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Ask the Entrepreneurs: 11 Noteworthy Businesses Monetizing the Shared Economy

Ask the Entrepreneurs: 11 Noteworthy Businesses Monetizing the Shared Economy

Ask The Entrepreneurs is a regular series where members of those involved in the Young Entrepreneur Council are asked a single question that aims to help Lifehack readers level up their own lives, whether in a area of management, communication, business or life in general.

Here’s the question posed in this edition of Ask The Entrepreneurs:

Shared economy is big business. Name one sharing service that’s catching a buzz among your fellow business owners for making life easier.

1. SittingAround for Mompreneurs

    Babysitting coops is a concept that many mompreneurs find interesting in the early stages of startup when you can’t justify paying a babysitter or nanny, but you also can’t justify not. Sharing the responsibility with other trusted parents is a great way to work around the expense of childcare while building your business. Services like SittingAround makes it easier to manage!

    Jennifer Donogh, Young Female Entrepreneurs

    2. Soar With SurfAir

      SurfAir

      is getting a lot of buzz, despite not having launched or owning any planes yet. The concept is simple — “all you can fly” short-haul routes on small, private planes for a flat monthly fee, without all the hassles of big airports or the TSA. I’m hoping they succeed; it’s a great and very disruptive idea.
      Matt Mickiewicz, Flippa and 99designs

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      3. Exec Offers Assistant

        Exec

        , a new startup, allows you to hire an assistant for $25 per hour. A few of my startup friends use the service when they need to quickly increase temporary staff (i.e. during a big sales day). Another uses Exec staff to run personal errands, thereby freeing up the entrepreneur’s time to run her business. Sharing an hourly assistant provides incredible flexibility for startups.

        Aaron Schwartz, Modify Watches

        4. Carpool Through Ridejoy

          Collaborative consumption meets carpooling with Ridejoy, an awesome service that helps you find and share rides with friendly people across the country. Sounds scary, maybe, but it disrupts a market that too many people trust to Craigslist and opens up an entirely new one.

          Derek Flanzraich, Greatist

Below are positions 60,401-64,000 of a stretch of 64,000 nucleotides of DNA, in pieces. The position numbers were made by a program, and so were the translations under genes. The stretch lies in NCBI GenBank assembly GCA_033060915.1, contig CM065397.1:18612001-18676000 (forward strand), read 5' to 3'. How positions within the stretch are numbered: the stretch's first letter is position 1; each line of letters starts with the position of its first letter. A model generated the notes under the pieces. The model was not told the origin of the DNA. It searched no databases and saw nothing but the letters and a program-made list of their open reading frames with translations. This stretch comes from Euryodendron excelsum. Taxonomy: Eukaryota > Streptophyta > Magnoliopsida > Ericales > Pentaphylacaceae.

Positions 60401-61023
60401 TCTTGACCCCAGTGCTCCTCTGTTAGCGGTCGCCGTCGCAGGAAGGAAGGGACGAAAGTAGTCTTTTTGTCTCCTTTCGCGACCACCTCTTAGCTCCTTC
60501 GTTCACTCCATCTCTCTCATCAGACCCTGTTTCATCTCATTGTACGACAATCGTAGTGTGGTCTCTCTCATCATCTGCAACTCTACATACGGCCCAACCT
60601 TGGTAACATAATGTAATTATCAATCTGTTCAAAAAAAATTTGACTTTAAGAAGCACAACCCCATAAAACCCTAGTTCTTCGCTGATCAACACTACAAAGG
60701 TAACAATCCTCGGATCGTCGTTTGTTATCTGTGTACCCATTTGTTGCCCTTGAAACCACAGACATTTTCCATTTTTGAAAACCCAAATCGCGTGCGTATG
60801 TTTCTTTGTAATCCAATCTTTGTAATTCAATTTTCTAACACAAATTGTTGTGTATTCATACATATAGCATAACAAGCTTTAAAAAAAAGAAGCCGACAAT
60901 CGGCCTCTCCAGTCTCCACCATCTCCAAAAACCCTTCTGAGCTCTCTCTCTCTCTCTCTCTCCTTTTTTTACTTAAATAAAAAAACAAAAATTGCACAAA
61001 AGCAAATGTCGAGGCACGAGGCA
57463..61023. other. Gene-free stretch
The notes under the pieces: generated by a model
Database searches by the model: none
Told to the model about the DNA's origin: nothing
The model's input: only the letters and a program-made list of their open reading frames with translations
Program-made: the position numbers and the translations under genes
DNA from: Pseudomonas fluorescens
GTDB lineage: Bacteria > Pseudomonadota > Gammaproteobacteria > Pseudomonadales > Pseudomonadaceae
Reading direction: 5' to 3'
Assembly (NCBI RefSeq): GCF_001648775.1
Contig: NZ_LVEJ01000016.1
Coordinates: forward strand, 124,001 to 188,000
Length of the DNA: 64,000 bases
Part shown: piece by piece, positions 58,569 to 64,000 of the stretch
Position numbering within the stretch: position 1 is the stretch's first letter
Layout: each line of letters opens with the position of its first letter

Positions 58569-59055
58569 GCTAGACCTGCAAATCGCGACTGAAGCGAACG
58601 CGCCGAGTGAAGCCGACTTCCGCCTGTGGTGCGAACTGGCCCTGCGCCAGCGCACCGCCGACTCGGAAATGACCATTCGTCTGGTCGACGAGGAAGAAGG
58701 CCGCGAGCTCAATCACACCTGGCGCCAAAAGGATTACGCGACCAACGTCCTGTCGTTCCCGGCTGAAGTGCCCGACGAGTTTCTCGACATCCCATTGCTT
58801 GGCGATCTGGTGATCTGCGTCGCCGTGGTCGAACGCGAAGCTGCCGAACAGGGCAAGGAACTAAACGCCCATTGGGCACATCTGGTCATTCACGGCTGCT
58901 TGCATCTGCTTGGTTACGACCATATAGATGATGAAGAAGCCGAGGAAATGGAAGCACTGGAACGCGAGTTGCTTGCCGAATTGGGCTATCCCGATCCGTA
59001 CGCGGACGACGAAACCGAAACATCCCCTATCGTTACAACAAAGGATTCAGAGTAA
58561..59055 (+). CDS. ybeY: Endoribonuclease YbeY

5. TaskRabbit Gets It Done

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            TaskRabbit

            , the site that helps you get tasks done efficiently, is part of the collaborative consumption economy. Anyone can post a task that needs completion, and other people on the platform can bid to complete the task. Whether someone needs a courier, an editor, or someone to help set up IKEA furniture for the office, TaskRabbit is used a lot by business owners.

            Doreen Bloch, Poshly Inc.

            6. Overnight With Airbnb

              Business owners today are more mobile than ever, and sometimes we feel like we don’t have a home when going from hotel to hotel. Airbnb still allows us to stay in a home in the cities we’re traveling to and do it for rates that often trump the best deals you can get in a hotel. In the next few months, I’ll be in NYC a lot, and I’ll use Airbnb and the reviews there to locate where I’ll stay.

              Shaun King, HopeMob

              7. Coworking With Regus

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                Shared office space is great for small business owners who don’t have the money for an actual office, or for those who simply don’t need one. I used a shared space via Regus for several meetings with local clients. Also, sharing office space can provide you with a professional network, as you work side-by-side with like-minded individuals.

                Andrew Schrage, Money Crashers Personal Finance

                8. Settle Down via DeskWanted

                  DeskWanted

                  helps you find coworking spaces all around the world, which is fantastic for us entrepreneurs who are always en route. It helps you find coworking spaces that you can work at for the day, or meeting spaces to meet with clients or partners in the city you’re in.

                  Natalie MacNeil, She Takes on the World

                  9. Drive Anywhere Wtih Zipcar

                    Owning a car can be expensive for an entrepreneur trying to save money and stay lean. With Zipcar, I don’t have to worry about parking, gas, insurance, or maintenance! I can get to all my meetings and save money!

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                    Bhavin Parikh, Magoosh Test Prep

                    10. SnapGoods for Gadgets

                      SnapGoods

                      allows you to easy and safely rent/borrow gear or gadgets for as short as a day. It’s a great way to try out a product before buying it or rent a bike for the day.

                      Josh Weiss, Bluegala

                      11. Hire Help Through Zirtual

                        My Zirtual assistant saves me a ton of time each day. Given the excess demand for the service, you can’t sign up unless a current client invites you. If you message me, I’ll gladly help!

                        Kevon Saber, Fig

                         

                        (Photo credit: US Dollars with Coins in Front via Shutterstock)

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                        Last Updated on September 2, 2020

                        How to Set Financial Goals and Actually Meet Them

                        How to Set Financial Goals and Actually Meet Them

                        Personal finances can push anyone to the point of extreme anxiety and worry. Easier said than done, planning finances is not an egg meant for everyone’s basket. That’s why most of us are often living pay check to pay check. But did anyone tell you that it is actually not a tough task to meet your financial goals?